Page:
Everyone who is sexually active should be screened for STDs at some point — but which tests, and when, depend on your personal risk factors. But if it is recommended, and you do get diagnosed, there is some good news: Most STDs are curable, and all of them are treatable. In the absence of symptoms, the only way to diagnose an STI is to screen for it.
The most common STI in the U. When genital warts are present, we can usually make a diagnosis from inspection, but additional testing is sometimes useful, and can include biopsy or colposcopy in women. Infections are caused by oral, anal, or genital contact with someone else who has an infection.
Syphilis is a bacterial infection passed from one person to another by oral, anal, or genital contact with infectious but painless sores that are present during the initial stages of the infection. There are two strains of the herpes virus: Type 1 has traditionally been associated with oral herpes cold sores and type 2 with genital herpes, but recent research has shown that most genital infections are also caused by type 1.
Herpes is most commonly transmitted via contact with infectious sores, but in some cases can be transmitted when the infected person has no symptoms at all. Because a person can be contagious even though no lesions are present, taking precautions only when there are visible lesions may not prevent spread of the infection to the partner. This viral infection is transmitted via blood e. Very rarely, it can be transmitted by contact with other body fluids. Hepatitis C is a viral infection that is transmitted most commonly through contact with blood or through skin exposure e.
Very uncommonly, hepatitis C can be contracted by having sex with someone who has hepatitis C; the risk is about 1 transmission per , sexual occurrences. This infection can cause chronic liver disease and liver cancer. Hepatitis B is also a viral infection, transmitted by blood or semen, that can cause liver disease. Getting a screening test means that we look for an infection when you may not have any symptoms. There are no exact recommended times or tests that we recommend for everyone.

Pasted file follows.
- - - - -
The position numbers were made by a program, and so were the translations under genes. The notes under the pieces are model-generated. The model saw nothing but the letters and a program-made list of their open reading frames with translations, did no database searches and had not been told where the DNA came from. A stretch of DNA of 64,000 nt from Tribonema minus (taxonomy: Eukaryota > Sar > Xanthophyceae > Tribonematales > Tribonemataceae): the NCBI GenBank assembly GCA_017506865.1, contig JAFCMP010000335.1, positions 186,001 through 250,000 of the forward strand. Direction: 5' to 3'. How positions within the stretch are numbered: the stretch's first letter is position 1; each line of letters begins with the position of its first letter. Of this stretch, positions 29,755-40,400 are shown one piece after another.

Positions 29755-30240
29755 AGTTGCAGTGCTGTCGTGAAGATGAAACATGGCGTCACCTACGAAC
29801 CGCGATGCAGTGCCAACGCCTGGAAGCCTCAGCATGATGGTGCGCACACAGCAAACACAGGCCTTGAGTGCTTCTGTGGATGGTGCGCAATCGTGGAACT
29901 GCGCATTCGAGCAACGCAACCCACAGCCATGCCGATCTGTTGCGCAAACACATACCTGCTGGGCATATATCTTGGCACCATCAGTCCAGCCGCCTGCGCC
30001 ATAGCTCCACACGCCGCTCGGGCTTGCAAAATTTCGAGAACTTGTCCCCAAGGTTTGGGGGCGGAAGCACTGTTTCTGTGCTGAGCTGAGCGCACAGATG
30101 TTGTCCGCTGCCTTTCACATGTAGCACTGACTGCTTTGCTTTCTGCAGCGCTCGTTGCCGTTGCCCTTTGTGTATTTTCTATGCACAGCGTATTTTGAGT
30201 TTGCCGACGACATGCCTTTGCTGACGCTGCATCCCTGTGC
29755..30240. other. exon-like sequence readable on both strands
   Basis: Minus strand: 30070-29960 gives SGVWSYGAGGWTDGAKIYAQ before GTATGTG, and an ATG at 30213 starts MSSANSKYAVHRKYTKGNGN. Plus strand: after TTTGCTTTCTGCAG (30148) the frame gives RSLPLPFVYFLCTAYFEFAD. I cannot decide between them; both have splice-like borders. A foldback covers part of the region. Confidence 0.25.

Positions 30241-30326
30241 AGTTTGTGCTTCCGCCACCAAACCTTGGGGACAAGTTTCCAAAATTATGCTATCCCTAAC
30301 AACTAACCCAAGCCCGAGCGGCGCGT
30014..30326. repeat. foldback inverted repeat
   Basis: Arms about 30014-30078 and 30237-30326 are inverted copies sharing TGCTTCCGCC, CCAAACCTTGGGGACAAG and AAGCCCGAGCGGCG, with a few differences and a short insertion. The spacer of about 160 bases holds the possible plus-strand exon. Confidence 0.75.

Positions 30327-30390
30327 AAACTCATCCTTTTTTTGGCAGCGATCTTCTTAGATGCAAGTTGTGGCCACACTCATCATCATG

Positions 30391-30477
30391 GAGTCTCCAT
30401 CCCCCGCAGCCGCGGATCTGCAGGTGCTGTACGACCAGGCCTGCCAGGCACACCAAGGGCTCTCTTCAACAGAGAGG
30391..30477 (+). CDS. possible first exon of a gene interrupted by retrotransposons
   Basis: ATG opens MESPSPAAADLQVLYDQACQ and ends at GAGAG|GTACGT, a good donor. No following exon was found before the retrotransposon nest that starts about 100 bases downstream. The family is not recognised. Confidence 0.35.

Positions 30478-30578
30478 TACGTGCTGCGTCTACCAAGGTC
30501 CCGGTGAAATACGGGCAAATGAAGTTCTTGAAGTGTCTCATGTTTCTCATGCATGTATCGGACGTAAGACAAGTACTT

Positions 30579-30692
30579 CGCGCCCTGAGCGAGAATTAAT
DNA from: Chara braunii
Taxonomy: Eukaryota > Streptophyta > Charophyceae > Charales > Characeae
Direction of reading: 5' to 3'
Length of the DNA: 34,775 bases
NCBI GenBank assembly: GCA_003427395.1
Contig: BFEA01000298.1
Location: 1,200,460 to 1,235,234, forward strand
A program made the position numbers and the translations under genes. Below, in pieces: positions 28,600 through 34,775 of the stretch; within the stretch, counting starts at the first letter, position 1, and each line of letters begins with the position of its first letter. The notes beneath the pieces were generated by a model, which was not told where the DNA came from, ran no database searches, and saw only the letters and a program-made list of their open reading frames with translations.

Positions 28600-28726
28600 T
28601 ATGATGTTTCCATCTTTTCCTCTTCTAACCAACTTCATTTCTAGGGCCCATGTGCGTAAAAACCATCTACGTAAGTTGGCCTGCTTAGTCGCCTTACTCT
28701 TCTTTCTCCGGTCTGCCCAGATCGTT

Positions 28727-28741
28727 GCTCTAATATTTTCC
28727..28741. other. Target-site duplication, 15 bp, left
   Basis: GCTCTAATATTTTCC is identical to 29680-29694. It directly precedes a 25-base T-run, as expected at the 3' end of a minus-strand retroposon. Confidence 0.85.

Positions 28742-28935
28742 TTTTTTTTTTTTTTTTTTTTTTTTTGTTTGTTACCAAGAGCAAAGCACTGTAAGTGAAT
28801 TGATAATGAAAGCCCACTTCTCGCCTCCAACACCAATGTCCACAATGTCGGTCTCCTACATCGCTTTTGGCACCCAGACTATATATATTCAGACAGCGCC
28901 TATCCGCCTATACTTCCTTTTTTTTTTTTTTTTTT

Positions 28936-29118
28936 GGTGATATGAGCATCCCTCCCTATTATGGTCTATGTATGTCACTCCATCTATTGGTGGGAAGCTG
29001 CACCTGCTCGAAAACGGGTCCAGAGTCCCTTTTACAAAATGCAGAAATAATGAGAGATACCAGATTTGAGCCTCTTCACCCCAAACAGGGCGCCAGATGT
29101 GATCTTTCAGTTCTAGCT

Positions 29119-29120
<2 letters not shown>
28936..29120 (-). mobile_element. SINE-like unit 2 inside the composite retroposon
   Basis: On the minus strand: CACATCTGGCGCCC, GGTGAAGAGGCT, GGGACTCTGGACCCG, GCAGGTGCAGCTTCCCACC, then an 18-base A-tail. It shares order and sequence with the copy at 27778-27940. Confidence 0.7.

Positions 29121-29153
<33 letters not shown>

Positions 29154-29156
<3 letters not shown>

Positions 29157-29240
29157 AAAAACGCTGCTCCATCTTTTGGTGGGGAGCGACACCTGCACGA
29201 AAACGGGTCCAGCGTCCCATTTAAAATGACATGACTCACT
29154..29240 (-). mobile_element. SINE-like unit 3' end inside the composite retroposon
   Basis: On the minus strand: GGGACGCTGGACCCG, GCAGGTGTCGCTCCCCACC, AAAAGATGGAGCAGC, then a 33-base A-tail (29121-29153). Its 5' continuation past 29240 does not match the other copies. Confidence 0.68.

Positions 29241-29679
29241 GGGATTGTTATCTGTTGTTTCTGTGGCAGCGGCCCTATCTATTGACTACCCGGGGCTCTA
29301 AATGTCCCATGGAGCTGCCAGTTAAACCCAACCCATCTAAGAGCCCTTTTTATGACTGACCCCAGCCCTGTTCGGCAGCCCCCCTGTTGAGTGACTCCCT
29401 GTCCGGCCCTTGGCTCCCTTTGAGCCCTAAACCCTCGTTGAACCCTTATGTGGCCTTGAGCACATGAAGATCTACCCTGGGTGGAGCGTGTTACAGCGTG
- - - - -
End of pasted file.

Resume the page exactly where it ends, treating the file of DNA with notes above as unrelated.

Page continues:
These testing recommendations depend on your lifestyle and risk level. Most importantly, get tested to protect yourself, your partner s , and to stay informed. Getting a diagnosis can alert you to an infection you may not know you had e. It can also allow you to start treatment if you do have an infection, and create peace of mind when you think you may have been at risk.
Most tests require a urine or blood sample, or a swab of the area where the infection might be present. If you have a sore and we want to pinpoint the cause, a swab can additionally identify whether a specific virus or bacteria is present. There are a few downsides to testing for everything that are important to consider. First of all, tests are expensive, and in a few cases, such as blood testing for herpes, a positive test can be a false positive.
False positives may result in unnecessary anxiety when there may be virtually no risk of transmission and no required treatment. Here are some instances that would prompt a screening test: We recommend an HIV test for everyone who is sexually active. We also suggest women obtain a test for gonorrhea and chlamydia, because, unlike men, they frequently harbor these infections without developing symptoms.
Generally, that means about every 6 months or more depending on your personal situation. You engage in high-risk sexual behavior. High-risk behavior includes intimate contact with a sex worker, IV drug user, men who have sex with men, and having multiple partners, or anonymous partners.
Because many baby boomers people born between and may have contracted hepatitis C before we even knew the virus existed and could test for it, and because they may have no symptoms of infection, we recommend all baby boomers be tested once for hepatitis C. This is a good time to have a discussion with your health care provider. Your symptoms and history will allow you to make the best choice about the most informative tests to look for possible causes of your symptoms.
Any general advice posted on our blog, website, or app is for informational purposes only and is not intended to replace or substitute for any medical or other advice. If you have specific concerns or a situation arises in which you require medical advice, you should consult with an appropriately trained and qualified medical services provider.